The Hedgehog Review: Vol. 15, No. 3 (Fall 2013)
Why Tolerate Religion?
Princeton, NJ: Princeton University Press, 2013.
Reprinted from The Hedgehog Review 15.3 (Fall 2013). This essay may not be resold, reprinted, or redistributed for compensation of any kind without prior written permission. Please contact The Hedgehog Review for further details.
America’s tradition of religious freedom has long provided for special treatment of religion: special protections and special limitations. The Supreme Court’s record of interpreting the establishment clause (“Congress shall make no law respecting an establishment of religion”) and free exercise clause (“…or prohibiting the free exercise thereof”) of the First Amendment has reflected this understanding, with the Court guaranteeing religious practice unique protection from government interference and imposing unique restrictions on government involvement with religion.
In recent decades, however, a growing number of legal thinkers have challenged this special treatment, particularly special protections under the free exercise clause. The shift is illustrated by changing attitudes toward an issue that has long been at the center of free exercise jurisprudence. Before 1990, the Supreme Court interpreted the free exercise clause to provide religious individuals relief when the state interfered with the practice of religion, even if the government had not intended to burden such practice and even if its laws were generally applicable to religious and nonreligious conduct alike. The Court’s position was that religious believers are entitled to exemptions from neutral, generally applicable laws that substantially burden religious practice as long as application of the law to the believer is not necessary to achieve a compelling state interest. So in Wisconsin v. Yoder (1972), the Court exempted Amish parents from Wisconsin’s compulsory schooling law, allowing them to take their children out of school after the eighth grade. In the same ruling, the Court observed that parents with secular objections were not entitled to the same relief.
But in 1990, the nation’s highest court reversed course, abandoning this special protection for believers in all but a few categories of cases. In Employment Division v. Smith, the majority ruled that the state—in this case, Oregon—could deny unemployment payments to two members of the Native American Church who had been fired from their jobs as drug abuse counselors for using peyote, even though they claimed it was part of a religious ritual. While the ruling upheld the principle that government cannot discriminate against religion, it asserted that religious believers do not have a right of exemption from neutral, generally applicable laws.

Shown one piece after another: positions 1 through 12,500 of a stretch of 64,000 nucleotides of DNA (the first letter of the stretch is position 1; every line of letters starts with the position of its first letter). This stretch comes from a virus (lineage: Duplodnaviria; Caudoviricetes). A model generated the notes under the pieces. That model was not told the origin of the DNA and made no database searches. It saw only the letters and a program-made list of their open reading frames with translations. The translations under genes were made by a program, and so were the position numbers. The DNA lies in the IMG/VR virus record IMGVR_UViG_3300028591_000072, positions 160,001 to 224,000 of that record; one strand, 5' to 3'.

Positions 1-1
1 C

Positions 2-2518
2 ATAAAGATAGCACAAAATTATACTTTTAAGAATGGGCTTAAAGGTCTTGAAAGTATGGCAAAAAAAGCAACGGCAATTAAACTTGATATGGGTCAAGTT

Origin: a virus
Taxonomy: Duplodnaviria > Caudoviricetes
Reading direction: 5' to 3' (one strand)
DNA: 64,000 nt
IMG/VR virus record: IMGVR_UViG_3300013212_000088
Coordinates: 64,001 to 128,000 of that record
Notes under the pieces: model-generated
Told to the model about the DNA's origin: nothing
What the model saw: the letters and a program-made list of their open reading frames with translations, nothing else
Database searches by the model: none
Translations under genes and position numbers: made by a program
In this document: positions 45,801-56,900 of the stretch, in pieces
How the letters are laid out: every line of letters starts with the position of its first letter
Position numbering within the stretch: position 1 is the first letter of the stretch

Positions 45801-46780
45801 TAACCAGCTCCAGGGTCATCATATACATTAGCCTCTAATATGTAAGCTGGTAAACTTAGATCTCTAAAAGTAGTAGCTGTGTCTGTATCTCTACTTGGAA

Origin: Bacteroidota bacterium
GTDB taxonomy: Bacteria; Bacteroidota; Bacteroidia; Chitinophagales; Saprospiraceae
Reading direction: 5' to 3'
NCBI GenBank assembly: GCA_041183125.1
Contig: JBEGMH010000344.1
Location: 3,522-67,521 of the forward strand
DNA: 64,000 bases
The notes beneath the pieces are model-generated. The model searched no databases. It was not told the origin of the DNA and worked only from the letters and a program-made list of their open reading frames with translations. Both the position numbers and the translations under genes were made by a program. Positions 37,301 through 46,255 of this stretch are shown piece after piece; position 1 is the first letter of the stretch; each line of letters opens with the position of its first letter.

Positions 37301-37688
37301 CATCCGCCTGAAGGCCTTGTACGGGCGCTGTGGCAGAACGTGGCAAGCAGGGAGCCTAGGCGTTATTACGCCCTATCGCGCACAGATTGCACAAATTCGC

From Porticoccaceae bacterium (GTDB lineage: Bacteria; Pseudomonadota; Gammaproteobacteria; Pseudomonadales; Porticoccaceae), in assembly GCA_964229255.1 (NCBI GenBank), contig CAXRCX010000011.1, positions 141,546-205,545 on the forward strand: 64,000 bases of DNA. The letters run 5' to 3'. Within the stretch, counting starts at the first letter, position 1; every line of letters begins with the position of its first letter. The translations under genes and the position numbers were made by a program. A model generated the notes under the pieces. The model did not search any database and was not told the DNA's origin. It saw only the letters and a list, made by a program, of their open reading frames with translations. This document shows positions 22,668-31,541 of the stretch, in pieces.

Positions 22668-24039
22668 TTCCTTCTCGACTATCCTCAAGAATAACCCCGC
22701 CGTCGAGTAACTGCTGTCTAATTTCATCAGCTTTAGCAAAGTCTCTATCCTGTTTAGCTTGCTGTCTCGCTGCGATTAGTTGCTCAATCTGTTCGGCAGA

While the Court’s ruling in Employment Division v. Smith was initially met with widespread shock and outrage, legal thinkers have increasingly defended it on the grounds that singling out religion for special protections is unfair. As the United States grows both more religiously pluralistic and more secular, such thinkers see matters of religious and nonreligious conscience as interchangeable in terms of First Amendment protections. Even though the Court has most recently affirmed the distinctiveness of religion—recognizing, for example, a “ministerial exception” from employment discrimination laws in its 2012 ruling in Hosanna-Tabor Evangelical Lutheran Church and School v. Equal Employment Opportunity Commission—and even though many legal theorists continue to affirm this distinctiveness, resistance to special protections for religion has also grown more common and more insistent. With Why Tolerate Religion? Brian Leiter has joined this resistance. Leiter is not a religion clause specialist. He is a distinguished philosopher of law who explains that his interest in the debate developed while he was teaching at the University of Texas and witnessed “the pernicious influence of reactionary Christians on both politics and public education in the state"....
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